Pirates Of The Caribbean: The Curse Of The Black Pearl review

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You're expecting this to suck, aren't you? You may as well admit it - - we were, too. After all, if any of this summer's big movies seemed to have `turkey' clearly stamped on its mangy, feathered butt, then Pirates Of The Caribbean was the potential Christmas dinner in question. A pirate movie? Starring Johnny Depp? With a pointy-ear-free Orlando Bloom? Adapted from a bleeding Disney funfair ride? Critics were roasting the potatoes and preparing the cranberry sauce the moment it was announced.

But, shiver me timbers, isn't it a relief to be spectacularly, magnificently surprised every once in a while? Singlehandedly dredging the splintered carcass of the buccaneer flick out of Davy Jones' locker, Pirates Of The Caribbean sets off on a roister-doistering, swashbuckling, avast-ye-me-heartying adventure that pillages the best bits from movies as diverse as The Crimson Pirate and The Good, The Bad And The Ugly. It then lashes them all together with sparky dialogue, lavish stunts, some corking running gags and four core performances that munch up the scenery with pantomime abandon.

Turning the barmy-setting to 11, Depp is Captain Jack Sparrow, a mincing, gold-toothed, black-eyed, mockney-accented lunatic with Mick Jagger's wardrobe and Keith Richards' grasp of reality. It's a performance that shouldn't work - - all contradictions and ragged ends - - but Depp massages it with ballsy charisma until he's shaped one of the best buccaneers since Errol Flynn.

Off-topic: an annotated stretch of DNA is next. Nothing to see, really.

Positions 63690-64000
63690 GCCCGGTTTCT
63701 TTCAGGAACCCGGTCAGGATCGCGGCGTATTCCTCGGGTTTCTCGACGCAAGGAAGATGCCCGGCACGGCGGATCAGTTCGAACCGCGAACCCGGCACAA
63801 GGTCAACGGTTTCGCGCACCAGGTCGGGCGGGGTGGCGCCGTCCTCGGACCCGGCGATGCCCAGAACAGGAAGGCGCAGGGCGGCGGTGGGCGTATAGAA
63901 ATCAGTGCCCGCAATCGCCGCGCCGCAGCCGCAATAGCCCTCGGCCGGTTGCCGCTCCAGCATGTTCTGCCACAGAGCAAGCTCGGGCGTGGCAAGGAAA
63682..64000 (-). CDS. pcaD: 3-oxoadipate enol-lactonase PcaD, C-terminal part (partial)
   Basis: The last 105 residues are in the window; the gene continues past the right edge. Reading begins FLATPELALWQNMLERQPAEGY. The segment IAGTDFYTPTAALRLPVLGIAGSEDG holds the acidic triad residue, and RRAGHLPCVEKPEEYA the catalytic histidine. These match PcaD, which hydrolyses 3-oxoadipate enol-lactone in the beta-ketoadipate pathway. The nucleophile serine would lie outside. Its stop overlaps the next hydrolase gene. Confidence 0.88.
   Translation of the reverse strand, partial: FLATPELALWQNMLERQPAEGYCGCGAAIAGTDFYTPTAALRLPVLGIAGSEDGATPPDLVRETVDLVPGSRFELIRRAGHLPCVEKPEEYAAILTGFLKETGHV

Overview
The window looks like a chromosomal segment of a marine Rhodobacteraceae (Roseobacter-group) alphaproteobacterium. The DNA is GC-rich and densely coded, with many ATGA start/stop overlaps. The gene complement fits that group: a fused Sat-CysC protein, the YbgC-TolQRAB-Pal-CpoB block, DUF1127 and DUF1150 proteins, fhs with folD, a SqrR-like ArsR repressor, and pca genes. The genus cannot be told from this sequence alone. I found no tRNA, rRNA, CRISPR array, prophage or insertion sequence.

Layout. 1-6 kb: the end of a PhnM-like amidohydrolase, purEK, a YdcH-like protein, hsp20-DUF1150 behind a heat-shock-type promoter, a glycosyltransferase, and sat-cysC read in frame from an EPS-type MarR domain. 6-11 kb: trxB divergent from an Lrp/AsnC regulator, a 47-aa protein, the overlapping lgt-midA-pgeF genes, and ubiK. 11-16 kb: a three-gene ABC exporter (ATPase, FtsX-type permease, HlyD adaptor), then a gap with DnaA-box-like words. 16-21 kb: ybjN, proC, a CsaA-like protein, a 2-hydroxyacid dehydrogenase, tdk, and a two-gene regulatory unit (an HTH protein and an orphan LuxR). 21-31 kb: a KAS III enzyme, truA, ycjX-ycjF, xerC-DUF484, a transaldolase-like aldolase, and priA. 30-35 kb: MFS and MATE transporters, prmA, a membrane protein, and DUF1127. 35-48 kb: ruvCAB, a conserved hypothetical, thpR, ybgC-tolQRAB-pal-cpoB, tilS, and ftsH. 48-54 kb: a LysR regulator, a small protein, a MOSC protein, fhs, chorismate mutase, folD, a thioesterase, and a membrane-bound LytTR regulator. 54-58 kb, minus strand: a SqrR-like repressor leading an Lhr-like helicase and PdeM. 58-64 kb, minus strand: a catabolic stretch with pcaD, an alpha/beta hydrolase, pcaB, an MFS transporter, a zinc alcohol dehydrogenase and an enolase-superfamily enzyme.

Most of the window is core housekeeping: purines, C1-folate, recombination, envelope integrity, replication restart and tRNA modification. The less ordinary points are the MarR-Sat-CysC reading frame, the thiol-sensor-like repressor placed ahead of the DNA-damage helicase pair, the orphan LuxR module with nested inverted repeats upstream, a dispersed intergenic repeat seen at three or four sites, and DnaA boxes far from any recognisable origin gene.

Up against Sparrow is Geoffrey Rush's lip-curlingly evil Captain Barbossa, leader of a crew of cursed men doomed to a half-life as skeletons (they switch from men to walking bonebags whenever moonlight hits them) until they can recover the final piece of a horde of magical gold coins. A final piece which just happens to belong to Keira Knightley's tomboyish governor's daughter, Elizabeth. One kidnapping later and the bony brethren have both her and the trinket and are ready to head off to the Isle Of The Dead for some quick and bloody curse-breaking. Can Orlando Bloom's blacksmith Will (a performance that should cement his rep as a rising star) stop them? If Sparrow agrees to help him, he just might have a chance...

With swordfights that challenge The Princess Bride, glorious sea battles and some flawless effects - - take a look at the battle set in a cavern illuminated by shafts of moonlight - - this is everything a pirate movie ought to be and a dollop more. Twenty minutes of this action-stuffed, gag-packed swashbuckler and you'll forget Cutthroat Island ever existed.

Okay, so the mean-spirited might argue that it's too long and even a touch repetitive, perhaps cramming in a fight too many before slipping into top gear for the rousing climax. But can you have too much of a thing as good as this?

Batten down the hatches - the pirate movie is back. And back with bang, bluster and balls aplenty. One of the best blockbusters of the summer by a nautical mile.

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The Total Film team are made up of the finest minds in all of film journalism. They are: Editor Jane Crowther, Deputy Editor Matt Maytum, Reviews Ed Matthew Leyland, News Editor Jordan Farley, and Online Editor Emily Murray. Expect exclusive news, reviews, features, and more from the team behind the smarter movie magazine.